In The Man in the High Castle, "the man in the high castle" is Hawthorne Abendsen, the author who lives in a fortified house that is called—wait for it—"The High Castle" (6.116). However, Abendsen no longer lives in that "High Castle," ever since he developed of phobia about his elevator (15.69). So the Man in the High Castle doesn't actually live in the High Castle—which seems to fit in a story with an author who didn't write his book and all those fake "antiques."
But Hawthorne Abendsen isn't the only person living in a High Castle. There are two Nazis who have some relation to castles: Hermann Goring and Reinhard Heydrich. When the Japanese consulate gives a lesson about the potential leaders of the Nazis, they note that Hermann Goring is said to live in a castle with all his treasure (6.161). As leader of the SS, Heydrich controls something called the Castle System (12.60), which is probably related to certain real-life places where the Nazis taught or planned to teach elite Nazis. Now, Goring and Heydrich seem like pretty bad Nazis; but at the end of the book, we learn that the world might be slightly better if Heydrich, the worst Nazi, takes over.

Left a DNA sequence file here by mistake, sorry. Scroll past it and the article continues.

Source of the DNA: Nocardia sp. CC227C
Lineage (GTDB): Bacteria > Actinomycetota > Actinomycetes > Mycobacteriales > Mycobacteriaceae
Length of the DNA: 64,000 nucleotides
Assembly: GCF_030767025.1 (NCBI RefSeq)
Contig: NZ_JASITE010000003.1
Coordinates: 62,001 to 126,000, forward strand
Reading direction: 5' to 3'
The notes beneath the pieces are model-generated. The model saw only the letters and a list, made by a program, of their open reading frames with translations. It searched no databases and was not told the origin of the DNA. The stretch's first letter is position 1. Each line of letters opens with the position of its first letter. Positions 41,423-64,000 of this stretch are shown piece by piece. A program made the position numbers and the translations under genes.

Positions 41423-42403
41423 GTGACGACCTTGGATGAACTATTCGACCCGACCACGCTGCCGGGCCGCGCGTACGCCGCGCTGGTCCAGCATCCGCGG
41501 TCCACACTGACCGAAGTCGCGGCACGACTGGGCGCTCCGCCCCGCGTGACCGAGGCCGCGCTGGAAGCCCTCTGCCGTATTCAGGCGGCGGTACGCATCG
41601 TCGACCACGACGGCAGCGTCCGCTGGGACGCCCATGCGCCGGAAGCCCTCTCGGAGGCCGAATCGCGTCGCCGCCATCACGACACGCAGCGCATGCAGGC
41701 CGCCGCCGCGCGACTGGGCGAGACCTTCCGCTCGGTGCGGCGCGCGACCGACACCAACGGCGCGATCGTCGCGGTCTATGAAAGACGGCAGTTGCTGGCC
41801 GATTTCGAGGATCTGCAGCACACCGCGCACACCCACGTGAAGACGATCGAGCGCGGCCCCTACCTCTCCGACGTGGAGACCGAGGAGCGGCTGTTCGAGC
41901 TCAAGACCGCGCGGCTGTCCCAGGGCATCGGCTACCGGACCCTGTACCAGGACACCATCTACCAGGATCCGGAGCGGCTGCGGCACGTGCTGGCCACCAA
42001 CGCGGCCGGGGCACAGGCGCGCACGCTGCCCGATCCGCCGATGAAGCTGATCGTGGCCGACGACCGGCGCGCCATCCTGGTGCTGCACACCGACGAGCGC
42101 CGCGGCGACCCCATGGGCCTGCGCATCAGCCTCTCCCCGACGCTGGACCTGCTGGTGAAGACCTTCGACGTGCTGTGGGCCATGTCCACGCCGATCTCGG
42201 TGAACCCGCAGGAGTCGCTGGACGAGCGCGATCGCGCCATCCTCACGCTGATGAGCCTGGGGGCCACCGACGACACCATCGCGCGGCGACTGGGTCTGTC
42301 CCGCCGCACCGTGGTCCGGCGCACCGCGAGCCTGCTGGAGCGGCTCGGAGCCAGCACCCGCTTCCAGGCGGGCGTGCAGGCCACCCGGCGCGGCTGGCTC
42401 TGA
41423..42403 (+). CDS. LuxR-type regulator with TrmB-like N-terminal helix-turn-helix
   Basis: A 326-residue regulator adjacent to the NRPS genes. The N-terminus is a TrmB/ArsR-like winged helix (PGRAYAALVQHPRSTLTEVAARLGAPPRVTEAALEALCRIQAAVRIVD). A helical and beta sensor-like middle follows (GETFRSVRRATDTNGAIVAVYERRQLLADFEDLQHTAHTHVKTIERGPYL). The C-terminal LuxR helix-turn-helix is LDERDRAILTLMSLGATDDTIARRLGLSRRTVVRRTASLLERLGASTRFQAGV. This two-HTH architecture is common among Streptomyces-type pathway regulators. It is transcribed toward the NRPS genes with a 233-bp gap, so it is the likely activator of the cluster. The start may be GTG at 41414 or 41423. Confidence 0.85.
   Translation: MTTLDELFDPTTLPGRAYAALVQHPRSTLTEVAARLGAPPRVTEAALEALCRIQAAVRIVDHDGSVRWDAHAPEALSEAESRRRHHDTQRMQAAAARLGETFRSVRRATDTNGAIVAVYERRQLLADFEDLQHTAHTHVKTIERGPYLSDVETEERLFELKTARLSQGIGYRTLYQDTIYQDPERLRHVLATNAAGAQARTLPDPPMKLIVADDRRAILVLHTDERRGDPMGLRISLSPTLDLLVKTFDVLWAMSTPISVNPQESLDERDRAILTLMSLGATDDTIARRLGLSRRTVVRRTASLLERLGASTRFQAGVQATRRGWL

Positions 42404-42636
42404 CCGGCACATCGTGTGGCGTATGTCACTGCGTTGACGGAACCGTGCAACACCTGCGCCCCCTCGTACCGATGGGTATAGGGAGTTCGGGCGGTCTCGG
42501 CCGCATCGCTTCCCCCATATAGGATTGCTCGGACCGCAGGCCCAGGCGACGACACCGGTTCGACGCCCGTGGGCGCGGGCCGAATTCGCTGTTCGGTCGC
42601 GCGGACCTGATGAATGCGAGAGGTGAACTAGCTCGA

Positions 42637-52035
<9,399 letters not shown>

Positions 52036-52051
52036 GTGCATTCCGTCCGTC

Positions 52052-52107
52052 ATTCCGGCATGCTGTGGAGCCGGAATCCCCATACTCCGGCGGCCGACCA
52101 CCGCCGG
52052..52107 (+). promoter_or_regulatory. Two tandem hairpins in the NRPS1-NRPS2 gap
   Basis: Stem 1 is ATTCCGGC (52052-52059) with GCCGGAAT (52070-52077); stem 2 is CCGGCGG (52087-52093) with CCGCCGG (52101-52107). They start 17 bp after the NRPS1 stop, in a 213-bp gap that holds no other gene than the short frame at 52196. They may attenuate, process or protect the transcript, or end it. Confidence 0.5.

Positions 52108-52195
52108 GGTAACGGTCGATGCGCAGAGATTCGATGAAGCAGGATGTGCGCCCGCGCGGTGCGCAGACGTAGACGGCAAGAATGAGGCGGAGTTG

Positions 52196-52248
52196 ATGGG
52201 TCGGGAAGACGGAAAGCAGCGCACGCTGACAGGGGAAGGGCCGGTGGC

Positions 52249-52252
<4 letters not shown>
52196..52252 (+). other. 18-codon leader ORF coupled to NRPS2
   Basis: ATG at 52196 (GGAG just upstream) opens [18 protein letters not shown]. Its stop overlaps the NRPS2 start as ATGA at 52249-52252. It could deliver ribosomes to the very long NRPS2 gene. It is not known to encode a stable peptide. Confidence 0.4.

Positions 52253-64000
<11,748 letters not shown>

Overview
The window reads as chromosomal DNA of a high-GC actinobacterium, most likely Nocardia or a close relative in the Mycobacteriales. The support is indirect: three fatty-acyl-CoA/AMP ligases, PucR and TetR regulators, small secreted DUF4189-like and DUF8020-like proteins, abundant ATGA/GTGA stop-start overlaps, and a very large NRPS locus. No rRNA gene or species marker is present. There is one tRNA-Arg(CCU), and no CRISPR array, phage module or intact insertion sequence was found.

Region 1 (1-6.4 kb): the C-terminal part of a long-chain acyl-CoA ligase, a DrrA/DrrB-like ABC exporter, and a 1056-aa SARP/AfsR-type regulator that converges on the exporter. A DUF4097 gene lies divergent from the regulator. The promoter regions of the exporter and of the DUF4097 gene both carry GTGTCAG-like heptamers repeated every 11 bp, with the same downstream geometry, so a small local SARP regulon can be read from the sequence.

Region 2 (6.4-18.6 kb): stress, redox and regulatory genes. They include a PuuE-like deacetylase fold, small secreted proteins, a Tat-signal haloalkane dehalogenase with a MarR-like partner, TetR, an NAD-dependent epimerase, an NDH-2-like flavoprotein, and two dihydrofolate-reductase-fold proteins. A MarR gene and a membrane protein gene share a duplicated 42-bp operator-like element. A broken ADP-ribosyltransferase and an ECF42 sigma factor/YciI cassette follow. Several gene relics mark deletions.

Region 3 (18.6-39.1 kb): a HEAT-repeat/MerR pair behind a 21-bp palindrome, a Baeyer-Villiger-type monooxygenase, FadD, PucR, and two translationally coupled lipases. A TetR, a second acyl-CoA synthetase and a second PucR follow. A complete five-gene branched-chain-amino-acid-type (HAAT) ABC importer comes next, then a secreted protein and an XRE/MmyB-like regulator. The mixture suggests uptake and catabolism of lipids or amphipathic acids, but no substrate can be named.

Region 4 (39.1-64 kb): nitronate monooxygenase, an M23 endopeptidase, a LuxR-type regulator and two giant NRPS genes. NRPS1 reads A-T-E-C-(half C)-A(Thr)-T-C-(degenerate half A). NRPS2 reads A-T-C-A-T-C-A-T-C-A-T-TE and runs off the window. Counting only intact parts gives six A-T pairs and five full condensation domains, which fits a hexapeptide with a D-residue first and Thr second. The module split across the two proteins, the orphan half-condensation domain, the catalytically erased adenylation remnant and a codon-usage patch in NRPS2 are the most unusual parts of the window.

And so we have two radically different groups of people, both of whom have relations to "castles": Abendsen, who writes anti-Nazi fiction and the terrible Nazis. Though these groups seem very different, the book seems to show that the Men in those High Castles might lead the way to a new world, for better or worse. So when Dick uses the vague phrase, "The Man," he's probably doing that on purpose.